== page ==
The bottom line: “We need to retain the members we have and entice others to join,” he said.

According to figures introduced at the meeting and included in notes provided by Ancram Supervisor Art Bassin, New York State estimates the cost of a fulltime firefighter, including pay and benefits at $138,000 annually.

For a fire company to hire a staff of 30 firefighters to provide 24/7 coverage, the price tag could be $4.1 million/year in salary and benefits alone.

The basic concern was that if we do not find new ways to attract and retain volunteer firefighters, fire districts and towns will eventually be forced to hire fulltime firefighters, and the fire service would evolve like the community ambulance services had evolved over the last 20 years from volunteers to paid professionals,” Mr. Bassin said in his notes.

Other challenges in recruiting and retaining volunteers outlined by fire officials at the meeting were:

A lack of “compelling incentives to become or stay a volunteer firefighter”

Requiring volunteer firefighters to do a variety of local emergency response jobs like “ambulance lifts, alarm activations and car accidents that do not involve firefighting but do take volunteers away from work and home at all hours of the day and night.

Ideas presented according to Mr. Bassin’s notes to help attract and retain volunteer firefighters included:

More affordable housing for firefighters through rent subsidies and/or property tax exemptions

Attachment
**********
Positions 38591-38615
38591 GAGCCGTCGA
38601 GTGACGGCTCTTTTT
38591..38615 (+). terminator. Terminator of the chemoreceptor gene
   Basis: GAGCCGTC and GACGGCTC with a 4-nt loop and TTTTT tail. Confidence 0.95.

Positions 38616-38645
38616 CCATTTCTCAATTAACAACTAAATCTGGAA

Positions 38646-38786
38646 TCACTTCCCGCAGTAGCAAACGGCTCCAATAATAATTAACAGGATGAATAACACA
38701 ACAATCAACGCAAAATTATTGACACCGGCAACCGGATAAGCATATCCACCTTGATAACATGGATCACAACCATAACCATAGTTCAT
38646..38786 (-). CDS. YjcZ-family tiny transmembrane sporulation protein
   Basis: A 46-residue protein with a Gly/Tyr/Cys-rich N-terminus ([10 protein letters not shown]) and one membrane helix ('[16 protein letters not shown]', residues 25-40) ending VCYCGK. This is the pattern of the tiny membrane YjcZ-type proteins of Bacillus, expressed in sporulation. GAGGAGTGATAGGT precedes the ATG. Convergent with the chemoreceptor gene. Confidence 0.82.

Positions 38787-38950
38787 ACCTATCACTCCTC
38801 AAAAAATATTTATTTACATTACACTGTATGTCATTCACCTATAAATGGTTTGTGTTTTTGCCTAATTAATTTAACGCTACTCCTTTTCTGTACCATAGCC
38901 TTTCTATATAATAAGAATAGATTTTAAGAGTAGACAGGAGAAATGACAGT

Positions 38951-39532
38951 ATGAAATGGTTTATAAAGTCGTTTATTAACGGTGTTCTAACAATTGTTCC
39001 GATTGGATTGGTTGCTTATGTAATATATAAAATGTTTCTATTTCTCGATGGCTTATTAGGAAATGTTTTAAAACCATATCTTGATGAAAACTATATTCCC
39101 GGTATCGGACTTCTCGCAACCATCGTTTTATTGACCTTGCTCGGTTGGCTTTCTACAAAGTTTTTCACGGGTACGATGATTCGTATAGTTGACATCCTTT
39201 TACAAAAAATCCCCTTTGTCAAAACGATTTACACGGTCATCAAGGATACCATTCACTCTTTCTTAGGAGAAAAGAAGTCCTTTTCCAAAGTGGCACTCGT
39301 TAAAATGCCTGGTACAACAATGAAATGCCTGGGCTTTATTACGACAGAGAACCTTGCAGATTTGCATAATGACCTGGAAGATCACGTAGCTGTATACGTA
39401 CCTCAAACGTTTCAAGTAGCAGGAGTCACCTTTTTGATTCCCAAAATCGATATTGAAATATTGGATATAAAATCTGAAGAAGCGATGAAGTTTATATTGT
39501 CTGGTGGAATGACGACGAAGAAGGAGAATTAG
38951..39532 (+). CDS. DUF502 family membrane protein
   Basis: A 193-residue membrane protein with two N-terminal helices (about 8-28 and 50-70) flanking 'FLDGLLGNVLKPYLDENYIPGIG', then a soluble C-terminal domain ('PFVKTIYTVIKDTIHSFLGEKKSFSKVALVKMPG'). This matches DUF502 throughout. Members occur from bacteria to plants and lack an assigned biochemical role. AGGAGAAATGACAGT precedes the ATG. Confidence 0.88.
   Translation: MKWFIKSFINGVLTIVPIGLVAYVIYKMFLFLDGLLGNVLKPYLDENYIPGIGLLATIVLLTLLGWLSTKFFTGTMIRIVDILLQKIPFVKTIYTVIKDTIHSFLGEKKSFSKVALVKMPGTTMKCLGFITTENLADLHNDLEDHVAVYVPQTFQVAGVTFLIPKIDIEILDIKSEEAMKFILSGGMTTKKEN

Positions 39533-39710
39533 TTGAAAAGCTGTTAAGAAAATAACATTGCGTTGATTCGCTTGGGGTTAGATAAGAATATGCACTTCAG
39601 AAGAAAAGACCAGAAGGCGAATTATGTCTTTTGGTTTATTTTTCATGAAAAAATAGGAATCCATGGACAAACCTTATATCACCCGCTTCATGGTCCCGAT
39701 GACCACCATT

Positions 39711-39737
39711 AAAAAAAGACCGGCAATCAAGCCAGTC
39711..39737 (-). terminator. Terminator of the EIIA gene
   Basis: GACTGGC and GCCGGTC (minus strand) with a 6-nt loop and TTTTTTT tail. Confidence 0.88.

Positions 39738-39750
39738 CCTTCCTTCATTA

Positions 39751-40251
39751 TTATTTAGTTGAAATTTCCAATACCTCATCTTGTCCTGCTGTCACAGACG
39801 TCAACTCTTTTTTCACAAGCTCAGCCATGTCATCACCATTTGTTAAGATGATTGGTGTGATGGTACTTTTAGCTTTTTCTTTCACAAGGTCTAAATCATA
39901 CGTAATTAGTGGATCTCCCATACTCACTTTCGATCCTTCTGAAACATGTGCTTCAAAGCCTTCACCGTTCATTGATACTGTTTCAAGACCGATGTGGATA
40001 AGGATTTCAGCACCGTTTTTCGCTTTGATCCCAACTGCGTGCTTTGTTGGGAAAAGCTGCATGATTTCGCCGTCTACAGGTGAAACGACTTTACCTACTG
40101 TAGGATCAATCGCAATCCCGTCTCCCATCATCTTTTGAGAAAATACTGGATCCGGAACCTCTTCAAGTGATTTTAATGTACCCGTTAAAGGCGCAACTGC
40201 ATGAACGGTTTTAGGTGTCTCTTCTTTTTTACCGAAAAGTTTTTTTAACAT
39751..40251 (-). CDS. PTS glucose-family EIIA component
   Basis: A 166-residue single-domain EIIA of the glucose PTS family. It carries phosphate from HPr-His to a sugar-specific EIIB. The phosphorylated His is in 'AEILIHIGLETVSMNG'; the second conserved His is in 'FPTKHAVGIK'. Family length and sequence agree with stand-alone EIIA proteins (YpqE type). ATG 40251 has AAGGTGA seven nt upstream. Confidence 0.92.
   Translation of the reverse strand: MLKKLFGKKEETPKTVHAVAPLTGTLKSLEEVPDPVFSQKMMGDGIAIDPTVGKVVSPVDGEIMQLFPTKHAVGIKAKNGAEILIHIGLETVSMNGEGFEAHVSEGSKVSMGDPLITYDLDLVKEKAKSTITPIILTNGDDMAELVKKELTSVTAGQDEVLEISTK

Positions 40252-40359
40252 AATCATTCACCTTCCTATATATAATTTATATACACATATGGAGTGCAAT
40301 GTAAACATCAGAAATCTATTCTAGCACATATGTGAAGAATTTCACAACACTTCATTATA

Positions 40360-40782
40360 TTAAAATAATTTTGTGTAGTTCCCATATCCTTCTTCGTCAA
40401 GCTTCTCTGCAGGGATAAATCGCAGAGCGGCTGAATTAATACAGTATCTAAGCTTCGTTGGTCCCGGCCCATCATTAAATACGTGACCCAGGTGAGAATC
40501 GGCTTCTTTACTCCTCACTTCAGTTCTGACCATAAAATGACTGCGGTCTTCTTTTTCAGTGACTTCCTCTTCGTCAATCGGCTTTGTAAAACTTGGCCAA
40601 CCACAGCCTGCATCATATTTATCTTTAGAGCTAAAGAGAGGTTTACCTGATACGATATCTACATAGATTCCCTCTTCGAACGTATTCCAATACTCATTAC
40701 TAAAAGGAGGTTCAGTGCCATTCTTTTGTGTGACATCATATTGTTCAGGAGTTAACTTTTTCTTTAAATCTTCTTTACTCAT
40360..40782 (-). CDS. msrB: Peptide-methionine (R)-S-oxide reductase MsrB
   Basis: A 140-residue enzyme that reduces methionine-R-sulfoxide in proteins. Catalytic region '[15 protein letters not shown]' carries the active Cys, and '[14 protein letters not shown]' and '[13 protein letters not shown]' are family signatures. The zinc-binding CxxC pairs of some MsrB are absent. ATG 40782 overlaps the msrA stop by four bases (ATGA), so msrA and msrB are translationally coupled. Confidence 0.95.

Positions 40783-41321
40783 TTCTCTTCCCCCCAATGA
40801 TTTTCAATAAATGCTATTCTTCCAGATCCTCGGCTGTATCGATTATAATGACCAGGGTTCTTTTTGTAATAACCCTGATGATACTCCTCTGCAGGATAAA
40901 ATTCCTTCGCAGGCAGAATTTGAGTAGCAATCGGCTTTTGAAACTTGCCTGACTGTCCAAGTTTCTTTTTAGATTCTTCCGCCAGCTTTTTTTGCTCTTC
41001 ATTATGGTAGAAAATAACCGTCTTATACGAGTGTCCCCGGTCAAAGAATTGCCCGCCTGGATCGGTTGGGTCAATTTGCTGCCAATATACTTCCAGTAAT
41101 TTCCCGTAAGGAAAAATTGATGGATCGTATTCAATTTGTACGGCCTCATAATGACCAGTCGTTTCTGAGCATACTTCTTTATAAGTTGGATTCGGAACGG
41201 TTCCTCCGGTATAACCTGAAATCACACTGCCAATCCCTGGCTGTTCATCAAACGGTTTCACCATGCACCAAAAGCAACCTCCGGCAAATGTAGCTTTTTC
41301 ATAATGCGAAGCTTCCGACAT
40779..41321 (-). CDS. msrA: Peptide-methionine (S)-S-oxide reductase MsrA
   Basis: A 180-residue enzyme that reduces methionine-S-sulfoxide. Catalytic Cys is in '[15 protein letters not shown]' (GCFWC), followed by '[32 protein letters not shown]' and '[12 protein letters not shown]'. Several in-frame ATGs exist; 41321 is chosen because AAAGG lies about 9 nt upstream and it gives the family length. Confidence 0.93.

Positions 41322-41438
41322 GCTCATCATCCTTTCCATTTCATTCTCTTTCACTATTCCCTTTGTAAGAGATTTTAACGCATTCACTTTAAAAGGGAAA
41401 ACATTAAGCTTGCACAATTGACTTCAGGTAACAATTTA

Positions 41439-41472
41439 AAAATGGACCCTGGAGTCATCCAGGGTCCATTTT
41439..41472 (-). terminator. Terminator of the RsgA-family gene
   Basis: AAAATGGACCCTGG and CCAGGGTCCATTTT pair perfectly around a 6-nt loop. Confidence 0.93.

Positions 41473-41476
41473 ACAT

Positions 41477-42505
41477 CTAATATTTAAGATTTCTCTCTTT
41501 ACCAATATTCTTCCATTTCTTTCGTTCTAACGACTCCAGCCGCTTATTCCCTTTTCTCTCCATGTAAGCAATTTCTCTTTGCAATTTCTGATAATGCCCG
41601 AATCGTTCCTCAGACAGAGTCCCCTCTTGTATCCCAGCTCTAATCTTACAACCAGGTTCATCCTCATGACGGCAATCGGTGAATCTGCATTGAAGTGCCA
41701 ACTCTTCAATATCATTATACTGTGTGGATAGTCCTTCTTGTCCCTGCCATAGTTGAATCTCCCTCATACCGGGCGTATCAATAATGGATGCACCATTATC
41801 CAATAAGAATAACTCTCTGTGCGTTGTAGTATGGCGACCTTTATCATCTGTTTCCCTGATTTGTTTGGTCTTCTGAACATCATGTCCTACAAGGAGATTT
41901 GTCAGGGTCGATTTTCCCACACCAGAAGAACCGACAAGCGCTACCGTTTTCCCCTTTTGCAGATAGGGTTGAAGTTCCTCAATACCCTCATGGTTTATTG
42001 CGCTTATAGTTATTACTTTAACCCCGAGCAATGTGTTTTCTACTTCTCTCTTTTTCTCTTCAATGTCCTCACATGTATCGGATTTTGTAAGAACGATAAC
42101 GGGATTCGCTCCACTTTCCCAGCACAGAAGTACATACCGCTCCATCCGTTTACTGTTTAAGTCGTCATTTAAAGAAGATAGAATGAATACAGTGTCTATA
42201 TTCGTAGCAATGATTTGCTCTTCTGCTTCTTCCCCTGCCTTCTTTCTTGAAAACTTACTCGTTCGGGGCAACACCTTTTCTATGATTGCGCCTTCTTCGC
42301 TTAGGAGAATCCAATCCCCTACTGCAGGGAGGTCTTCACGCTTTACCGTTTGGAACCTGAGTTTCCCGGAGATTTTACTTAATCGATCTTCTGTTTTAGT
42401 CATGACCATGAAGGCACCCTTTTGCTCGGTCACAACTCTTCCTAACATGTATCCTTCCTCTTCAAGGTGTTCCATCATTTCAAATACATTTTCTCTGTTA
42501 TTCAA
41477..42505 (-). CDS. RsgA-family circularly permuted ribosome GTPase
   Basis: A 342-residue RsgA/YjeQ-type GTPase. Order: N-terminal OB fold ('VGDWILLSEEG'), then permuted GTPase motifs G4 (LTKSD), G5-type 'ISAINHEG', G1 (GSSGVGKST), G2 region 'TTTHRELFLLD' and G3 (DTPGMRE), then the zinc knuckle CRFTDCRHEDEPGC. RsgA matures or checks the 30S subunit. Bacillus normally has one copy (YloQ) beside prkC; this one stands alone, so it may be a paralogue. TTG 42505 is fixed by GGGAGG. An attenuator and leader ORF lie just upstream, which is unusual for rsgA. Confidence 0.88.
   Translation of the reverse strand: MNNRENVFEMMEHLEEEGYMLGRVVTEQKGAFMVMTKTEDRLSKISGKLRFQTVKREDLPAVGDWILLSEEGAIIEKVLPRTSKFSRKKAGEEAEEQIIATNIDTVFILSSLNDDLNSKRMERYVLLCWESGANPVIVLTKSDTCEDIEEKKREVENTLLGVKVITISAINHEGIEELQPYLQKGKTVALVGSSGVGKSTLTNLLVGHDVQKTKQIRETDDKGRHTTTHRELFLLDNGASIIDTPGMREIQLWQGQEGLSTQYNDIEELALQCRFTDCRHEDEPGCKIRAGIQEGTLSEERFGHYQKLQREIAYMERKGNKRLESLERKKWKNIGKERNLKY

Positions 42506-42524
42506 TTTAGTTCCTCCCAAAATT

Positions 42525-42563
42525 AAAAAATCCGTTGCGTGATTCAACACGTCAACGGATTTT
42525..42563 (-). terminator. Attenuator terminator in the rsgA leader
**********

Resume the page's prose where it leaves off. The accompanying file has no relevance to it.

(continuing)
More local jobs that keep young people in the area

Local or state law requiring employers to pay volunteer firefighters who leave work on calls

Health insurance subsidies for firefighters and families

College scholarships at Columbia-Greene Community College for firefighters and their families or reduced tuition

State legislation allowing volunteer firefighters to be paid when on calls, in training and at drills (an option used by some New England states)

Excuse volunteer firefighters from jury duty

Waive rescue squad fees for volunteer firefighters and families

Waive dump fees for volunteer firefighters

Pay fire companies for alarm activation, ambulance lift and car accident responses

Encourage town board and highway department members to become volunteer firefighters

Encourage weekend residents and retirees to participate in firefighter support roles (ambulance lifts, accidents, alarm activations, vehicle and firehouse maintenance) that do not include active interior firefighting.

Copake Supervisor Jeff Nayer will advise the Republican Caucus and the County Board of Supervisors Public Safety Committee of the Battalion 3 meeting and suggest that a subcommittee of the Public Safety Committee be established to focus on the future of the volunteer fire service. The county subcommittee should also develop recommendations before the end of the year. These recommendations will be shared with State Senator Kathy Marchione (R-43rd) and State Assembly Members Didi Barrett (D-106th), Steve McLaughlin (R-107th) and Peter Lopez (R-102nd) for action on matters that are under the state’s jurisdiction.

Hillsdale Supervisor Peter Cipkowski and Supervisor Bassin will advise the Democratic Caucus about the meeting and encourage Democratic supervisors to review these issues with their fire chiefs, fire district commissioners and firefighters.

County Fire Coordinator Bill Hunt will set up meetings with the other battalion chiefs and their supervisors to review and discuss the issues covered in this meeting.

Battalion 3 participants at this meeting will meet again in 60 to 90 days to review progress.

Most volunteer firefighters pay taxes too, Chief Boice said, and they want to keep the volunteer fire service going.

To contact Diane Valden email